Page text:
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In China, new leadership but familiar challenges

(L) Xi Jinping greets the media at the Great Hall of the People on November 15, 2012 in Beijing, China.

On China’s new rulers to-do list: Tackle the nation’s widening wealth gap, clean up decades-worth of environmental neglect, and straighten out the kinks in the economy.

"The first and most immediate challenge is how to handle a slowing economy," says Patrick Chovanec, professor at Tsinghua University’s School of Economics and Management. "There are a lot of people who would like them to respond with stimulus and help pump the country back up, there are others who argue that what’s needed is more reform; even if that means slower growth in the short run."

If the new leaders choose a path of economic reform, says Chovanec, that will mean a transfer of capital from a public sector full of giant state-owned enterprises to the private sector, opening up China to more market competition.

 

 

Rob Schmitz: On China’s new rulers to-do list: Tackle the nation’s widening wealth gap, clean up decades-worth of environmental neglect, and oh yeah -- straighten out the kinks in the economy.

Patrick Chovanec: The first and most immediate challenge is how to handle a slowing economy.

Patrick Chovanec is a professor at Tsinghua University’s School of Economics and Management.

Patrick Chovanec: There are a lot of people who would like them to respond with stimulus and help pump the country back up, there are others who argue that what’s needed is more reform; even if that means slower growth in the short run.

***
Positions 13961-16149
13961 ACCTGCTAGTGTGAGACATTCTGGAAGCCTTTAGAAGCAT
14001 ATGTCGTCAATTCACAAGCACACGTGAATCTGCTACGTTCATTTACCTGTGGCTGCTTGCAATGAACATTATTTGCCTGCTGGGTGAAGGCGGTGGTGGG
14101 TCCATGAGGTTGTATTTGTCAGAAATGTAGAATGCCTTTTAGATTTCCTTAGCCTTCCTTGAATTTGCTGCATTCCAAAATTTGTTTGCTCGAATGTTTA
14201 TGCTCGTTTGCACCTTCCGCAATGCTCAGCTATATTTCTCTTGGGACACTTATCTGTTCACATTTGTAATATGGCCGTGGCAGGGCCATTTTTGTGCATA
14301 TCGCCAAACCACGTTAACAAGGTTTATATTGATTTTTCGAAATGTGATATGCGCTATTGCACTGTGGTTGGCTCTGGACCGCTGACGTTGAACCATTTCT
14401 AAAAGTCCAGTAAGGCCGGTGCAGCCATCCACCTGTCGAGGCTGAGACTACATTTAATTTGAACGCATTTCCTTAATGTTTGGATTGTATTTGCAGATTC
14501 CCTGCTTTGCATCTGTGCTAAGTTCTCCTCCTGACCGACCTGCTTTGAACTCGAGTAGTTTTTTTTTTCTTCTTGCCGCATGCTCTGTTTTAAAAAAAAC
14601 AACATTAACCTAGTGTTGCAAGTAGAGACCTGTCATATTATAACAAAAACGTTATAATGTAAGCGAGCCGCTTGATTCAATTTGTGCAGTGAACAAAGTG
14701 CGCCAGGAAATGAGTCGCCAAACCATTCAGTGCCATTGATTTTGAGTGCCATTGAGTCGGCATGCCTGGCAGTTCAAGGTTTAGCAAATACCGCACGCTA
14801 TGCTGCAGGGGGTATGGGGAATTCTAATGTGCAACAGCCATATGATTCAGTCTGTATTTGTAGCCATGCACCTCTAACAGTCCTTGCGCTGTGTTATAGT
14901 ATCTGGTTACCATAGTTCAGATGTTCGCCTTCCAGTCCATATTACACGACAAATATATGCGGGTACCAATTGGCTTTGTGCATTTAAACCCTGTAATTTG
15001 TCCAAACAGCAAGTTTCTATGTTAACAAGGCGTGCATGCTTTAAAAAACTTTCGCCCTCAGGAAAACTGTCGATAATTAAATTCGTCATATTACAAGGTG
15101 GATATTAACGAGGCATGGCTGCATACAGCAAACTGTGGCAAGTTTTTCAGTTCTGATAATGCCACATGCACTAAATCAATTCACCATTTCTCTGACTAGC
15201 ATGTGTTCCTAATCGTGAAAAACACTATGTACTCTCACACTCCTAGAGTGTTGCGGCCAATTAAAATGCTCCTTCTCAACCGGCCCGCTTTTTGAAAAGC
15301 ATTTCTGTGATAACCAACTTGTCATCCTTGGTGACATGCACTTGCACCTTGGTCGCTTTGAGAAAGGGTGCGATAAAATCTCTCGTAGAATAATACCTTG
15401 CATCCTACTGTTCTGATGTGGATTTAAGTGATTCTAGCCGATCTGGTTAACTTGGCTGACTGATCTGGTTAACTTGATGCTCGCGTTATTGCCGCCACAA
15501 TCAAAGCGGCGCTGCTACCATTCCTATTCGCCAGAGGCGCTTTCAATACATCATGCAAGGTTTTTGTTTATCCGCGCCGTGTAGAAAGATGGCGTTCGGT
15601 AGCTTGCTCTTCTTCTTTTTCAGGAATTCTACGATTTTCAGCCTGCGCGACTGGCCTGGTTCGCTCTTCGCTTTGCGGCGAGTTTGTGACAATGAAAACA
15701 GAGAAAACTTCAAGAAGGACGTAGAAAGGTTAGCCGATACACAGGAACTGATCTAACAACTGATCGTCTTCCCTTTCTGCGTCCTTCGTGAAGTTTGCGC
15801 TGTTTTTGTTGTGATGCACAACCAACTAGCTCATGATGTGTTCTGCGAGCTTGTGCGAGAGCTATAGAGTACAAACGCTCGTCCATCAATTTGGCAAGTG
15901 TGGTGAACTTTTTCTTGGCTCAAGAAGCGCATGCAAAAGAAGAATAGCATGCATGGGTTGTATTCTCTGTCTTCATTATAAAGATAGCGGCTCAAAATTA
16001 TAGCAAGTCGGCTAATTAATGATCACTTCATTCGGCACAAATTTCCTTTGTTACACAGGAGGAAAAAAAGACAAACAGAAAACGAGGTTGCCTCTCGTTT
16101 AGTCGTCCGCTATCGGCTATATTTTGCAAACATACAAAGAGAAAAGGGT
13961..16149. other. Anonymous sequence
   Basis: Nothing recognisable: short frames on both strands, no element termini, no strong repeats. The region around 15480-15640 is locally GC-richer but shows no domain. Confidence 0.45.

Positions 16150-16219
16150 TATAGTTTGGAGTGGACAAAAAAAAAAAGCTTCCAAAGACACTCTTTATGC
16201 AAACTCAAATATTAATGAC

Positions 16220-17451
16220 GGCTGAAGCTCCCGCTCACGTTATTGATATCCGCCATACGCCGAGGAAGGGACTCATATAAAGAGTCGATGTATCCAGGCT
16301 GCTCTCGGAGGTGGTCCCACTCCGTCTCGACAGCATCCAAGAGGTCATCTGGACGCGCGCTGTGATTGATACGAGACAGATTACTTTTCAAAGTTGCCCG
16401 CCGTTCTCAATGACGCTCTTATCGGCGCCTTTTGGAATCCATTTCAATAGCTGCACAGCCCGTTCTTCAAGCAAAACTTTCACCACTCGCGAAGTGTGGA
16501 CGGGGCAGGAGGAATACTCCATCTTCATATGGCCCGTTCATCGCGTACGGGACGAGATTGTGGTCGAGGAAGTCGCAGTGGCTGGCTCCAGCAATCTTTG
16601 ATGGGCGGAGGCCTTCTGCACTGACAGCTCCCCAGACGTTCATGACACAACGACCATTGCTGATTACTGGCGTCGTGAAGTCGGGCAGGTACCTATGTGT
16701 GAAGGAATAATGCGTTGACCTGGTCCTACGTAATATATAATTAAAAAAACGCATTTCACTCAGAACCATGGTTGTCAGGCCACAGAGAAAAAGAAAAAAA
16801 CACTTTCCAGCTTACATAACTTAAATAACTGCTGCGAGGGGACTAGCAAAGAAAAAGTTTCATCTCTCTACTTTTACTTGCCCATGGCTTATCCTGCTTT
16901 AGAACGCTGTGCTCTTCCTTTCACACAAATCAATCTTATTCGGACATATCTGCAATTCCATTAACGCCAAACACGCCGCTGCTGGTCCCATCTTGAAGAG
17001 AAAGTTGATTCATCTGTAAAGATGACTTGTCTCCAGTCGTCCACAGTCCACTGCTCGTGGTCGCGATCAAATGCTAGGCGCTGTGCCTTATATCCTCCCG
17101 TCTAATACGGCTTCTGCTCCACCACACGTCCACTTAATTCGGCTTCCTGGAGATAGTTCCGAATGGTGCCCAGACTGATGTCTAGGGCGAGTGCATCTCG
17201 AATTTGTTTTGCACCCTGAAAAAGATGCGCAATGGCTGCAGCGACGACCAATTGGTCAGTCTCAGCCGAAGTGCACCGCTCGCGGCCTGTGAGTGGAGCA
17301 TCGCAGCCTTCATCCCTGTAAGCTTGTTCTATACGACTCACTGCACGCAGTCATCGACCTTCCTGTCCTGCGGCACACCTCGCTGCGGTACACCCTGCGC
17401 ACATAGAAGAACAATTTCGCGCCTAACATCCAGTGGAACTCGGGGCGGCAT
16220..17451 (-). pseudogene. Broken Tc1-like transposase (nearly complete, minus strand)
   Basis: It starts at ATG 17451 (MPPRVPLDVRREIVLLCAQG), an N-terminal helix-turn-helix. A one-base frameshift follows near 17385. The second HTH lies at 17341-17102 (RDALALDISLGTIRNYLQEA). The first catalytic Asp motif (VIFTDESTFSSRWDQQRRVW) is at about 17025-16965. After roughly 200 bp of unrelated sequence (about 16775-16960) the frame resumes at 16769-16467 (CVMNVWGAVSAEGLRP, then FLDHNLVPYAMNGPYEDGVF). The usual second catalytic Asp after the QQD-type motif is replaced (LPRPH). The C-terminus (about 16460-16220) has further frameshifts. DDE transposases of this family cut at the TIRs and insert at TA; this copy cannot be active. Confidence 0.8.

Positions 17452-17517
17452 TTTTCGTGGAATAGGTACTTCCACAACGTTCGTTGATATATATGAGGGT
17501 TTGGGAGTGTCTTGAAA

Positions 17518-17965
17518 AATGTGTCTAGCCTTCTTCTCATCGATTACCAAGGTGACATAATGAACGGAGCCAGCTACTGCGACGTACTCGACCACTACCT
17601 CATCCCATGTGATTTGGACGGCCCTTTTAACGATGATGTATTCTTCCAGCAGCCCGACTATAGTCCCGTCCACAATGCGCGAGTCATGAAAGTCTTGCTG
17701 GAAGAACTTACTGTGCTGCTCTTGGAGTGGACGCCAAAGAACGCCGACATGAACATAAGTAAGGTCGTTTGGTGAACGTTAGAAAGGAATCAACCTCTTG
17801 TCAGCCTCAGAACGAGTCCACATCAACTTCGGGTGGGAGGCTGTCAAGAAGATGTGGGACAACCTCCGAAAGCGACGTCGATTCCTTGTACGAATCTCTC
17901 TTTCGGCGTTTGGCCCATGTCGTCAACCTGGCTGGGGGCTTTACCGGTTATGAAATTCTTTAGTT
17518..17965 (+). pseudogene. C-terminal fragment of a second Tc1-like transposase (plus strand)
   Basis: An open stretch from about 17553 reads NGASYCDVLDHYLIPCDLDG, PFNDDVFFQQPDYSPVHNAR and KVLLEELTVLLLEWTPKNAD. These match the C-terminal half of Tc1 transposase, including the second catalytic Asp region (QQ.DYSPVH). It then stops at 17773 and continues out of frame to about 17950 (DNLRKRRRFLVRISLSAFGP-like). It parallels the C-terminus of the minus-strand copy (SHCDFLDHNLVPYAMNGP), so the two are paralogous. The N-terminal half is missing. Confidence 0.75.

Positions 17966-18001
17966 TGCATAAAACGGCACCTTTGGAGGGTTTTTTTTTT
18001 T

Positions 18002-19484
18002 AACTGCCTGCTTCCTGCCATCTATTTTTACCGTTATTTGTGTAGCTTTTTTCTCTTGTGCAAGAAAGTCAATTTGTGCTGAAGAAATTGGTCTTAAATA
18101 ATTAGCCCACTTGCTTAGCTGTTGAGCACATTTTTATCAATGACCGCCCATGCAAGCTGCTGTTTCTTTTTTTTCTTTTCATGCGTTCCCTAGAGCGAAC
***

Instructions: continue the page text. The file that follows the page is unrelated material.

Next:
If the new leaders choose a path of economic reform, says Chovanec, that’ll mean a transfer of capital from a public sector full of giant state-owned enterprises to the private sector, opening up China to more market competition.

About the author

Rob Schmitz is Marketplace’s China correspondent in Shanghai.
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Rob. Please don't get tunnel vision and constrain your analyses with U.S. stereotypes and economic models. Remember the old adage: to a carpenter, every solution looks like a hammer and nails. If you limit yourself to western concepts like: GDP, fast and slow economy, private and public sector, and competition, we'll all be caught sleeping if a welder and iron I-beams show up. China has the ability to do that. I'll give three examples to make this point.

The U.S. keeps dabbling with high speed trains. Florida is proposing a Tampa to Miami route with a top speed approaching 170 mph. So, to judge the financial impact of China's rail improvements, you might ask U.S. planners for rail-based financial models. After posting an article on that basis, you'd be caught totally blind in the headlights when you found out that China is already prototyping a 6000 mph ultra-efficient train! No U.S. model applies.

What if you found out that the Chinese discovered a NEW form of DEMOCRACY, unlike any known in the western world, that didn't have all the failings of U.S. democracy. What then? What if the Chinese developed a new type of computer that was a MILLION times faster than the best U.S. super computer. What then?

Please. Be very open minded about what you are learning.

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